Dr. Amy Iezzoni, Michigan State University
The cherry fruit size locus on chromosome 2 is selected as one of RosBREED's “Jewels in the Genome”, because breeders can now use DNA diagnostics to identify unfavorable fruit size genetics in young seedlings, and efficiently combine fruit size and disease resistance into commercial cultivar candidates.
Fruit size is a critical fruit quality trait, in which a difference of only 2 mm diameter for fresh market sweet cherries can make the financial difference between profit and loss. Although other fruit quality parameters are also important, adequate fruit size is absolutely essential.
A genetic region that controls cherry fruit size has been identified near the middle of sweet cherry’s 2nd chromosome (Zhang et al. 2010). More than seven DNA types were identified for this genetic region, and those types associate with large, medium, and small fruit. Unfortunately, large-fruited trees tend to be soft-fruited and firm-fruited trees tend to be small-fruited. Data from Washington State University’s sweet cherry breeding program reveal that one DNA type is associated with large and firm fruit that were also sweet and delicious!
Genetic insight about chromosome 2 enables breeders to design crosses that yield a large proportion of seedlings with large fruit, minimizing the number of seedlings having small fruit. Genetic understanding of the cherry fruit size locus on chromosome 2 is especially important when tart cherry, Prunus maackii, is used to introduce leaf spot (Blumeriella jaapii) resistance to domesticated varieties. Although P. maackii cherries carry disease resistance, they unfortunately have small fruit (~ 1-2 grams) (Fig.1).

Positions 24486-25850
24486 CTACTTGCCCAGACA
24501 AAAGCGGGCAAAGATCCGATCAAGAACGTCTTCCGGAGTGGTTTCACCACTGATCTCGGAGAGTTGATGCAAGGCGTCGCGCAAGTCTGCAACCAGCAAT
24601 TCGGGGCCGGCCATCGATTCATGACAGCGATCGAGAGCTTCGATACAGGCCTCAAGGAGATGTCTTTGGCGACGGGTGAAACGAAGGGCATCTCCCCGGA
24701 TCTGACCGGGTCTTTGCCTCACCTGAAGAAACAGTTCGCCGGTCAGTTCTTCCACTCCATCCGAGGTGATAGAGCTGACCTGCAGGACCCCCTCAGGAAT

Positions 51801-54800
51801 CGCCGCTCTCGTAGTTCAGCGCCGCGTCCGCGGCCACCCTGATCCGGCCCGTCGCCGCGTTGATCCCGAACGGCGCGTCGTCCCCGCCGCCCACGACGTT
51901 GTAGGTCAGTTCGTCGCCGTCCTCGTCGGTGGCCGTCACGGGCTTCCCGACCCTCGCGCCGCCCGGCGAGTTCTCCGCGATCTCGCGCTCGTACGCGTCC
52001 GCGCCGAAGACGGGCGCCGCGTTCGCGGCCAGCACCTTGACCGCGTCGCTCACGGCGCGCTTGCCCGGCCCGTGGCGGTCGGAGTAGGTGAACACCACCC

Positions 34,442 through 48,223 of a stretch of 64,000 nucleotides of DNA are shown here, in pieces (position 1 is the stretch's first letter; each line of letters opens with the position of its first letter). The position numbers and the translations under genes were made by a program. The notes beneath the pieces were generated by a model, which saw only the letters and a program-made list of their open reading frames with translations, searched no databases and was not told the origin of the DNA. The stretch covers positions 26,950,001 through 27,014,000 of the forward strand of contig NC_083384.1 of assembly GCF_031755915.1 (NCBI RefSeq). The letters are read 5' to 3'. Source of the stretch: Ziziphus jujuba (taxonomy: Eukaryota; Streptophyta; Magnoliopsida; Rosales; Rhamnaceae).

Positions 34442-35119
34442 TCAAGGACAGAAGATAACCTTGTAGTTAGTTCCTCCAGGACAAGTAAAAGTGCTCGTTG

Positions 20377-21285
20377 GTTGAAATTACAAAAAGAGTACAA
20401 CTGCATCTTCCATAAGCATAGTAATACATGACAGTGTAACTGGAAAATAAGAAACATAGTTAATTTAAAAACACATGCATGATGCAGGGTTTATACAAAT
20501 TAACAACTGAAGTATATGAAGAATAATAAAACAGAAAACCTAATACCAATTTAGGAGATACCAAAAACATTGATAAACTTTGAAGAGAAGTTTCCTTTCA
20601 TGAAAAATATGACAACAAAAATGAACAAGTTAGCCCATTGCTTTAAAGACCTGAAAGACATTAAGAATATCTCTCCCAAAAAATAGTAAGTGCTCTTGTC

Figure 1. Prunus maackii, (left) has extremely small fruit, yet is resistant to cherry leaf spot. The domesticated tart cherry cultivar ‘Montmorency’ (P. cerasus; right) has adequate fruit size and is susceptible.
Development of this page was supported in part by the USDA's National Institute of Food and Agriculture (NIFA). Project title: RosBREED: Enabling marker-assisted breeding in Rosaceae is provided by the Specialty Crops Research Initiative Competitive Grant 2009-51181-05808. Any opinions, findings, conclusions, or recommendations expressed in this publication are those of the author(s) and do not necessarily reflect the view of the United States Department of Agriculture.